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Is an S Corporation Election Right for Your Business?

March 8, 2021

By Raymond M. Roberts, Esquire

When a corporation is formed, it is taxed as a “C Corporation.”  All corporations are separate legal entities from their shareholders and have their own taxpayer identification number (an employer identification number or EIN). Corporations file separate income tax returns and pay corporate income tax on their income.  If the C Corporation distributes any money to its shareholders as a dividend, it distributes after tax dollars.  The shareholders then pay tax again on those distributions, essentially resulting in double taxation of the C Corporation’s income.

Other types of legal entities are taxed differently.  Partnerships (both general and limited) and limited liability companies are taxed as pass through-entities.  The entity will file an information return, but does not pay any income taxes on the entity level.  Instead, the profits and losses are passed through to the partners or members, who pay tax on their pro-rata share at their individual tax rates.  Corporations can receive the same pass-through treatment by filing a Subchapter S Corporation Election.

What is an S Corporation?

The definition of an “S Corporation” is a corporation that is treated, for federal (and state) tax purposes, as a pass-through entity.  An S Corporation is created through the filing of an election made with the Internal Revenue Service (IRS) to be considered an S corporation. S corporations are taxed under Subchapter S of the Internal Revenue Code (IRC), which is where their name is derived.  Like a sole proprietorship or a partnership, an S corporation passes through most of its income and loss items to its shareholders. Unlike a regular, C Corporation, there is no “double taxation,” meaning that the owners do not need to pay taxes twice – once at the corporate level and again on the individual shareholder level. Each shareholder is subject to his or her own individual tax rate on the profits and losses passed through to him or her, recorded as net income on the income tax return.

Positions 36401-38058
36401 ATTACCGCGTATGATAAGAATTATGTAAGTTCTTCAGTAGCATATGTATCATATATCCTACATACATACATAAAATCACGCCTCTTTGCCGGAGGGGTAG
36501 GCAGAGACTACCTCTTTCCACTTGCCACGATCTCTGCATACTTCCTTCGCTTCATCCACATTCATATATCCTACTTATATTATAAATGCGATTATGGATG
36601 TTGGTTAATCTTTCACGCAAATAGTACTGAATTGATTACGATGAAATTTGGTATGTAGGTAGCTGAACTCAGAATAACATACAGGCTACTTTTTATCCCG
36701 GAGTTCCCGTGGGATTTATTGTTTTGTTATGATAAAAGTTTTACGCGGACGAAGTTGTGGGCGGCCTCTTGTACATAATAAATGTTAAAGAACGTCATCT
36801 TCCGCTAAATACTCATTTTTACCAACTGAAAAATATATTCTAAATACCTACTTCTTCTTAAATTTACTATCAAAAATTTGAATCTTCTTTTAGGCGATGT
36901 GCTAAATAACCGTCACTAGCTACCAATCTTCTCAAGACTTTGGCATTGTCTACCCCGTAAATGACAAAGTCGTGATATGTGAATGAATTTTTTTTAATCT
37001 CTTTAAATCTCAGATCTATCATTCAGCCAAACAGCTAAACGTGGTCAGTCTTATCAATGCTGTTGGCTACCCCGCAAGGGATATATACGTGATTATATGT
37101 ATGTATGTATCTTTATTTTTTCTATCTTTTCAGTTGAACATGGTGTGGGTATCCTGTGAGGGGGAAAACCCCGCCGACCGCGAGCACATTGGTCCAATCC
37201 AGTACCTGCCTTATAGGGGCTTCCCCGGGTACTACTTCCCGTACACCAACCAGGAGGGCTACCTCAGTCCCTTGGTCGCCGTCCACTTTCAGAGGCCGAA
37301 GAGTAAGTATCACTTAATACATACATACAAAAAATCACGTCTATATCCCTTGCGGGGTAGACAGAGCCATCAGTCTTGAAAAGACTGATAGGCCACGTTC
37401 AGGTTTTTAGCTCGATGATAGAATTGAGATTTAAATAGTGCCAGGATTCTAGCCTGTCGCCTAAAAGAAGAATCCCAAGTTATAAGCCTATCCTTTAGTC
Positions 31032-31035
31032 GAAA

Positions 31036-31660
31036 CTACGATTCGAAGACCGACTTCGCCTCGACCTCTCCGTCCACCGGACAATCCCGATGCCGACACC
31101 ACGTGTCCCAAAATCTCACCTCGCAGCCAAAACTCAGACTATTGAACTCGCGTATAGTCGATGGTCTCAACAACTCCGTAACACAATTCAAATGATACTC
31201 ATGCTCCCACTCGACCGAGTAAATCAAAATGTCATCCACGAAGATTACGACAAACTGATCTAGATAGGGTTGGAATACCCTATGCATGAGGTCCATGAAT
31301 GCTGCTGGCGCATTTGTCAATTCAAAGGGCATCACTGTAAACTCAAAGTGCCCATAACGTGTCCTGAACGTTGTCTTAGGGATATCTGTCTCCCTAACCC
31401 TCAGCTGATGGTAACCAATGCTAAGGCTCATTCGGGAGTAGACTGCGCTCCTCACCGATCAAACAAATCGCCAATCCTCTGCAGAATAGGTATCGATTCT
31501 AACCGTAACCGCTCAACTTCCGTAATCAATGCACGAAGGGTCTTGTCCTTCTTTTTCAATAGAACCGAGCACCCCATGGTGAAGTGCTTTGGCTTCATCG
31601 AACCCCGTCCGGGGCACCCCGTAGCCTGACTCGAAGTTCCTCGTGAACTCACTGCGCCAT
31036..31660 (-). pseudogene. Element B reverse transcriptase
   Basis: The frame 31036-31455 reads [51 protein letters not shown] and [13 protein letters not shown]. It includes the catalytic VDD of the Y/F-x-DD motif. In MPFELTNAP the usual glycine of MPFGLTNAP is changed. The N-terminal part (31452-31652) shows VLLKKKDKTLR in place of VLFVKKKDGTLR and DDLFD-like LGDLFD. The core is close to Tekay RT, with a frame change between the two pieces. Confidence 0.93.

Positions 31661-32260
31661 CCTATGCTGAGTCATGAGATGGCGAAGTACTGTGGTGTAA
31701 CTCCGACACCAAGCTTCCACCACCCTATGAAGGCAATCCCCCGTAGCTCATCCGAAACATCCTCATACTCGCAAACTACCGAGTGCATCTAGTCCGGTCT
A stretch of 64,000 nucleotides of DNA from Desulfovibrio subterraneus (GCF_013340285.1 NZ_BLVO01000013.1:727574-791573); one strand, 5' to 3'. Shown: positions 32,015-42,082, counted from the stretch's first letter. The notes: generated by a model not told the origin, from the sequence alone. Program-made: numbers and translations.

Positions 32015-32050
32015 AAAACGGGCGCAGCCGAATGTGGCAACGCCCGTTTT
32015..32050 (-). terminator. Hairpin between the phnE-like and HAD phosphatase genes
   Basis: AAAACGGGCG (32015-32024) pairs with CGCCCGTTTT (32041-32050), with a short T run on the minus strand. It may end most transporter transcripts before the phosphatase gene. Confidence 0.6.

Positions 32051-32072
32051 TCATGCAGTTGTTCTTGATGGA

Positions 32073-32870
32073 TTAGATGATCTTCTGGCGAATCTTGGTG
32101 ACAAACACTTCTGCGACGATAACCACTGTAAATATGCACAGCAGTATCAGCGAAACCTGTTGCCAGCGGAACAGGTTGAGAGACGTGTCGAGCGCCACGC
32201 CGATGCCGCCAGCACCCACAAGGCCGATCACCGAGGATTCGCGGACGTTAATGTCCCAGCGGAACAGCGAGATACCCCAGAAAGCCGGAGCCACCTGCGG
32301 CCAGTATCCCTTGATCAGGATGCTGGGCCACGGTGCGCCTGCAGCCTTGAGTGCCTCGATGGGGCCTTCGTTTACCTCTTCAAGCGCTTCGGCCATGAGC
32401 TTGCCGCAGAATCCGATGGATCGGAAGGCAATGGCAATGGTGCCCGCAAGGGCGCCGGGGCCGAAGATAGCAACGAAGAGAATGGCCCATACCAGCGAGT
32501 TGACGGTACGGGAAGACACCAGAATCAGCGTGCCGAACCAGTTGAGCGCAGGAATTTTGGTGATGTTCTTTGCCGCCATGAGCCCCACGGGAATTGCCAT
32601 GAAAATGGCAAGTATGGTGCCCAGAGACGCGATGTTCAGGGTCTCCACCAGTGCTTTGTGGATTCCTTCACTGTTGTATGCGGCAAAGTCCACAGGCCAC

S Corporation Benefits for LLCs

LLC members pay income tax and self-employment taxes on all of the business’s profits. If the LLC elects to become an S Corporation, the members would only have to pay self-employment taxes on the portion that was paid as salary through payroll.  Profit distributions would not be subject to Medicare and Social Security taxes, so the LLC members’ individual tax burdens may be lowered. It is important to note that the salary one pays must be reasonable for the type of position and industry involved. If the IRS determines that the salary was not reasonable, additional taxes, penalties and interest may be imposed.

S Corporation Benefits for C Corporations

A C Corporation pays tax on its profits at the corporate tax rate. If corporate income is distributed as dividends, the shareholders report and pay tax on their personal returns, effectively being “double taxed. (Dividends are not tax-deductible). With an S Corporation election, the Corporation’s profits and losses flow through the shareholders’ personal tax returns. No income taxes are paid at the corporate level.  As with LLCs, shareholders would only have to pay self-employment taxes on what was paid as salary through payroll. Profit distributions would not be subject to Medicare and Social Security taxes, potentially lowering individual tax burdens.

Who cannot choose an S Corporation elective?

Sole proprietorships and partnerships are not eligible to elect S Corporation status and would have to form an LLC or incorporate to do so. There are also restrictions as to number and types of shareholders and classes of stock.

What are the criteria for an S Corporation?

To be taxed as an S Corporation, a corporation or LLC must meet all IRS requirements, have consensus of all shareholders or members, use a permitted tax year, and must file IRS Form 2553. The qualifying requirements are:

  1. It must be a domestic corporation that is either organized in the United States or organized under federal or state law. The term ‘‘corporation’’ includes joint-stock companies, insurance companies, and associations. Limited liability companies can also elect S Corporation status;
  2. It must have only one class of stock;
  3. It must have no more than 100 shareholders;
  4. It must have as shareholders only individuals, estates (including estates of individuals in bankruptcy), and certain trusts. Partnerships and corporations cannot be shareholders in an S Corporation; and
  5. All shareholders must be United States Citizens or resident aliens. It must have no nonresident alien shareholders.
  6. Profits and losses are passed through to the Shareholders on a pro-rata basis according to their ownership interest. This cannot be modified.  If the S Corporation wants to make a distribution to one shareholder, it must make distributions to all shareholders on a pro-rata basis or risk losing its Subchapter S status.

The form 2553 can be filed any time during the previous tax year for the next tax year or by the 15th day of the third month of the current tax year to which the election will apply.

If you are interested in learning if an S Corporation election is right for your business, contact us online or call (412) 338-1100.

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